Fortunately, we are experiencing a concurrent, rapid evolution in unstructured data and AI, with AI allowing us to better understand the data through various types of neural networks, as shown in Figure 1.
Figure 1: Embedding process
Embedding technology has quickly gained popularity after the debut of Word2vec, with the idea of "embed everything" reaching all sectors of machine learning. This leads to the emergence of two major data layers: the raw data layer and the vector data layer. The raw data layer is comprised of unstructured data and certain types of structured data; the vector layer is the collection of easily analyzable embeddings that originates from the raw layer passing through machine learning models.
When compared with raw data, vectorized data features the following advantages:
Figure 2: Visualizing semantic embedding based on a cross-modal neural language model
As shown in Figure 3, combining image and word semantics can be done with simple vector addition and subtraction across their corresponding embeddings.
Figure 3: Unified visualization semantic embedding based on cross-modal neural language model
Apart from the above features, these operators support more complicated query statements in practical scenarios. Content recommendation is a well-known example. Generally, the system embeds both the content and the users' viewing preferences. Next, the system matches the embedded user's preferences with the most similar embedded content via semantic similarity analysis, resulting in new content that is similar to users' preferences. This vector data layer isn't just limited to recommender systems, use cases include e-commerce, malware analysis, data analysis, biometric verification, chemical formula analysis, finance, insurance, etc.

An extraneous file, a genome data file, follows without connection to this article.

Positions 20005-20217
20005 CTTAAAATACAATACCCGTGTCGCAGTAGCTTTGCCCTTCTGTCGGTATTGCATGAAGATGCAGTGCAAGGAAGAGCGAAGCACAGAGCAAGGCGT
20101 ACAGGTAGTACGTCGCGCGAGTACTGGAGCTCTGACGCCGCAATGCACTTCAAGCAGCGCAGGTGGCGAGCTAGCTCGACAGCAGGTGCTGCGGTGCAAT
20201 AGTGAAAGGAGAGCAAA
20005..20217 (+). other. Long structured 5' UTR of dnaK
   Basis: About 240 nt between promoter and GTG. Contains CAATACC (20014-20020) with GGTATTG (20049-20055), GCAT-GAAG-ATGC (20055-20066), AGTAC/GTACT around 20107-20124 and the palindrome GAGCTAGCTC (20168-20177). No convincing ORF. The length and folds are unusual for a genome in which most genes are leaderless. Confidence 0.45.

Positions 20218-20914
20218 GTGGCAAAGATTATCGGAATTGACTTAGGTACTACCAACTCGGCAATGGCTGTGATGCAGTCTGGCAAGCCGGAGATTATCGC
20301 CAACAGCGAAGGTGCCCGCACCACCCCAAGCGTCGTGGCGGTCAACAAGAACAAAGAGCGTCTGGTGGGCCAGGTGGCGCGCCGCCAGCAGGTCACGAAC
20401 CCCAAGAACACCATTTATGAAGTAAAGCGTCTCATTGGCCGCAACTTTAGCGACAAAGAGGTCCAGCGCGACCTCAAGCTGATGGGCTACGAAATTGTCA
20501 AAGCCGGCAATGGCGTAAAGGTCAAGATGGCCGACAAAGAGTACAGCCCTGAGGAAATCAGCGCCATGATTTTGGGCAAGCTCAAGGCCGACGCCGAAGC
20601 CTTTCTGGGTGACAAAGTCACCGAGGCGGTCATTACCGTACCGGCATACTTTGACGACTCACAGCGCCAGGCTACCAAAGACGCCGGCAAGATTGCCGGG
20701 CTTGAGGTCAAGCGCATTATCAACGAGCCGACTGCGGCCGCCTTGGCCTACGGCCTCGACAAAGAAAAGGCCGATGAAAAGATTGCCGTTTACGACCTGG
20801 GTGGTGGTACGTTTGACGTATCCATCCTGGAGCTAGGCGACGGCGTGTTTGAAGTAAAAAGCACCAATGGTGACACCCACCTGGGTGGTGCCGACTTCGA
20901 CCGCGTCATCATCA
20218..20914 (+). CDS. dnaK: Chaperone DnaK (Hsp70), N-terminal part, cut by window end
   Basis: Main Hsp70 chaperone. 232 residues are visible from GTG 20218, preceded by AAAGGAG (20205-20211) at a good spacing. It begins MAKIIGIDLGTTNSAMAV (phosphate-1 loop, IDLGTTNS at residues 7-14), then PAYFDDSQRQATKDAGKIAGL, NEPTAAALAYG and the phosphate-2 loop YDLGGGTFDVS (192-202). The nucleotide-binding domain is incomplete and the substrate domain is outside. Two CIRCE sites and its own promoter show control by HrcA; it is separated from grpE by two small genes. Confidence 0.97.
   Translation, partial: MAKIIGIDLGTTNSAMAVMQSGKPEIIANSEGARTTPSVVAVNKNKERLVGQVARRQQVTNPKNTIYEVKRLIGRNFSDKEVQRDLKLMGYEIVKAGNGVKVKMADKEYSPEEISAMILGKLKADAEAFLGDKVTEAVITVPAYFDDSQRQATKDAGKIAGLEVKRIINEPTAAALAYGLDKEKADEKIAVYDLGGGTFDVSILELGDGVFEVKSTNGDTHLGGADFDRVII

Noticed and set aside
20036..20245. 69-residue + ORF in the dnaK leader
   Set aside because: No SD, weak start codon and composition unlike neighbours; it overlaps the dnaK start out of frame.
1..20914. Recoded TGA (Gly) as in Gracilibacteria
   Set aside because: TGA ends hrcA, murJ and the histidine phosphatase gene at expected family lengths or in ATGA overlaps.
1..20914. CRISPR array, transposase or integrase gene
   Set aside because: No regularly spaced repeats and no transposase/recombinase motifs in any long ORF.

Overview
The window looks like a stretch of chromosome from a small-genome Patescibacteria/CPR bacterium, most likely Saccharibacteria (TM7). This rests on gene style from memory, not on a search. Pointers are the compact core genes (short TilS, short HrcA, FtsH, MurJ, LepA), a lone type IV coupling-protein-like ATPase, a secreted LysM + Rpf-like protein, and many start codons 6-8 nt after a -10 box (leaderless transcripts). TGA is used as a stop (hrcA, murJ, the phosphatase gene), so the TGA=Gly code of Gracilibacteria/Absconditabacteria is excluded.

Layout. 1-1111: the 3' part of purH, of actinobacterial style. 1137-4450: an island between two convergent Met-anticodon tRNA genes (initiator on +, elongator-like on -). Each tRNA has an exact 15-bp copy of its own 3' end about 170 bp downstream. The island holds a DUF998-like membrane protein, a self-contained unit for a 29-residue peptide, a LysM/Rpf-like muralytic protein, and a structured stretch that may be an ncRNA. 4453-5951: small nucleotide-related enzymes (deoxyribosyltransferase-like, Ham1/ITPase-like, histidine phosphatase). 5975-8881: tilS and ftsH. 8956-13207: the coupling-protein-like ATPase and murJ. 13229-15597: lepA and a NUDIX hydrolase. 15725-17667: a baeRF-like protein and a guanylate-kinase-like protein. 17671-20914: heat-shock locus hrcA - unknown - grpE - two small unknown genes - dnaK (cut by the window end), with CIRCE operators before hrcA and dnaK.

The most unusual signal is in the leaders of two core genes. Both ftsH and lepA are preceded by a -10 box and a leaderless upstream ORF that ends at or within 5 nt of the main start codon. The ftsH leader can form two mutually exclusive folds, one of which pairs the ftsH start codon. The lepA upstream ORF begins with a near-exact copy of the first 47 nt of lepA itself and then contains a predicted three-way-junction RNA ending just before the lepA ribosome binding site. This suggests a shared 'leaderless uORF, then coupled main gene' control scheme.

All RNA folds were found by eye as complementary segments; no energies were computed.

System software sits at the foundation of all data-oriented applications, but the data system software built up over the past several decades, e.g. databases, data analysis engines, etc., are meant to deal with structured data. Modern data applications rely almost exclusively on unstructured data and do not benefit from traditional database management systems.
To tackle this issue, we have developed and open-sourced an AI-oriented general-purpose vector database system named Milvus (Reference No. 1~2). When compared with traditional database systems, Milvus works on a different layer of data. Traditional databases, such as relational databases, KV databases, text databases, images/video databases, etc... work on the raw data layer, while Milvus works on the vector data layer.